Anita Marie Thompkins, director of the EPA’s Drinking Water Protection Division, spoke to the group about the first significant update of the agency’s Lead and Copper Rule as well as its regulations on lead-free drinking water.

“It's the first overhaul since 1991, and we're very interested in seeing what the new proposal is going to look like,” DeMarco says. Thompkins noted that the proposed rule is due for release this December, as well as the lead-free update.

WaterSense Funding

One of the most significant issues the plumbing industry is facing right now is the continued funding for the U.S. Environmental Protection Agency’s WaterSense program, which has unanimous support from the plumbing and piping industry — manufacturers, distributors, contractors and their affiliated associations.

“We believe it's an excellent model to hold up as a well-working public-private partnership on behalf of the government that embraces environmental issues for water efficiency and provides an opportunity for manufacturers to apply a voluntary label to communicate to consumers that the product is efficient and also works well,” DeMarco says.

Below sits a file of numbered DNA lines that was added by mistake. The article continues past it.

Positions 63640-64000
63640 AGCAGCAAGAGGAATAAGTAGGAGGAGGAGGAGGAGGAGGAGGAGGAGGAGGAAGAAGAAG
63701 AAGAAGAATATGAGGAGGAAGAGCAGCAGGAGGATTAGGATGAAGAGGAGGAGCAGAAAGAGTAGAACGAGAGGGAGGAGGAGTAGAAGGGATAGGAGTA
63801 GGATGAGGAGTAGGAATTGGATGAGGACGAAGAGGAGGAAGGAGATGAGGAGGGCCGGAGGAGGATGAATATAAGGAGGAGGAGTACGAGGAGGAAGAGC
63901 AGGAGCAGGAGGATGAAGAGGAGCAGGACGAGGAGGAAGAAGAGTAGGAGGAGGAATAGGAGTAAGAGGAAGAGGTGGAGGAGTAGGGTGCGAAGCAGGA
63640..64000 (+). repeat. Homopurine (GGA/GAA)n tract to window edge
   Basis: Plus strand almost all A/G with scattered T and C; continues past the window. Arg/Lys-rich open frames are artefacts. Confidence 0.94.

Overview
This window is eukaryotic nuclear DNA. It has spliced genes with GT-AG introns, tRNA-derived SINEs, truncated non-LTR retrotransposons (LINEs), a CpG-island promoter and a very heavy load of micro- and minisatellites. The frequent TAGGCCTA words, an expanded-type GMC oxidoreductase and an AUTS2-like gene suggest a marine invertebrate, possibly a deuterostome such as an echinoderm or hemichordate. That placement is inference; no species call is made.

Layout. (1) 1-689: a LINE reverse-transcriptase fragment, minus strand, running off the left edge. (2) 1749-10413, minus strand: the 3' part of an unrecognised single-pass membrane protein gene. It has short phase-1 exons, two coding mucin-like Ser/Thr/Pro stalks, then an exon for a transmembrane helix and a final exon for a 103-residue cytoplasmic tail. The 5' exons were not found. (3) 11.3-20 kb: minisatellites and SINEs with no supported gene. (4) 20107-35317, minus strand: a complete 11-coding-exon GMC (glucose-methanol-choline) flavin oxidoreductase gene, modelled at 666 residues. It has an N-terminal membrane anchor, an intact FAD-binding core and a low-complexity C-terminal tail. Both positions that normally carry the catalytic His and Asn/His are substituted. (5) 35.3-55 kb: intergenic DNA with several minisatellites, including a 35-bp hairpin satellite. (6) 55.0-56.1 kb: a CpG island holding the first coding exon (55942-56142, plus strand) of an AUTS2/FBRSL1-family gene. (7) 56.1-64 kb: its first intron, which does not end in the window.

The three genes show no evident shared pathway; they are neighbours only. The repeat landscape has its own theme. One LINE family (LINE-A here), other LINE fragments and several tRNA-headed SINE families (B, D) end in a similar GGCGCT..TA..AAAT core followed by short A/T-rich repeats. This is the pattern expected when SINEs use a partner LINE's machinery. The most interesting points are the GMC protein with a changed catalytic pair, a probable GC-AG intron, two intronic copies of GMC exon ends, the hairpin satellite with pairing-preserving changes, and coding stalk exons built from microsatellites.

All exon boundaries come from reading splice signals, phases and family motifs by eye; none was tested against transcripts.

Over the last three years, President Donald Trump's budget submitted to Congress has called for the elimination of the program. Last year, the plumbing industry had a big victory as Congress authorized the program, which means it is no longer subject to discontinuation.

“However, what the president's budget can do is to recommend zeroing out the budget for an authorized program, so the battle going forward will be to ensure the program continues to be funded,” DeMarco explains. “That's the focus of our advocacy work as it pertains to WaterSense this year.”

He adds that the program is extremely popular in Congress on both sides of the aisle because both the manufacturing and environmental communities are behind it. “We are very confident the program will be budgeted but it does require that we continue to voice our support very clearly to Congress each year,” he says.

WaterSense funding was, indeed, eliminated from President Trump’s fiscal year 2020 budget. However, the U.S. House has voted to keep the program’s funding at 2019 levels; at press time, its recommendation had been sent to the Senate.

While the industry will be satisfied with the 2019 funding levels this year, DeMarco says PILC likely will be calling for increased funding for the program in the future so it can “look at further ways to communicate water efficiency to the public and provide opportunities for the manufacturing community.”

EPA’s Water Reuse Proposed Regs

The coalition discussed a call from the U.S. Environmental Protection Agency to submit comments on a national water reuse action plan. The agency is requesting comments by July 1 to “accelerate the application of water reuse as a safe, reliable and sustainable way to meet the country’s current and future water demands.” PILC members agreed to submit comments to the EPA from the coalition.